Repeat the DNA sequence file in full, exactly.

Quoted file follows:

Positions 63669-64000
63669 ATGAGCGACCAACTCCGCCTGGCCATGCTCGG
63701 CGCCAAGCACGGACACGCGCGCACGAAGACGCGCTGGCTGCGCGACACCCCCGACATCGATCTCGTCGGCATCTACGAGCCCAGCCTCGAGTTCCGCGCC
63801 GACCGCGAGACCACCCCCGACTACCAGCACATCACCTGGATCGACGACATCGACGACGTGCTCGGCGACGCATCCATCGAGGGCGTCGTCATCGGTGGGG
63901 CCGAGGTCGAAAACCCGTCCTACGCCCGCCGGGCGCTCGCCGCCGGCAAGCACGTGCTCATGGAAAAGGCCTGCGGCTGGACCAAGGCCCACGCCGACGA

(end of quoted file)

Positions 63669-64000
63669 ATGAGCGACCAACTCCGCCTGGCCATGCTCGG
63701 CGCCAAGCACGGACACGCGCGCACGAAGACGCGCTGGCTGCGCGACACCCCCGACATCGATCTCGTCGGCATCTACGAGCCCAGCCTCGAGTTCCGCGCC
63801 GACCGCGAGACCACCCCCGACTACCAGCACATCACCTGGATCGACGACATCGACGACGTGCTCGGCGACGCATCCATCGAGGGCGTCGTCATCGGTGGGG
63901 CCGAGGTCGAAAACCCGTCCTACGCCCGCCGGGCGCTCGCCGCCGGCAAGCACGTGCTCATGGAAAAGGCCTGCGGCTGGACCAAGGCCCACGCCGACGA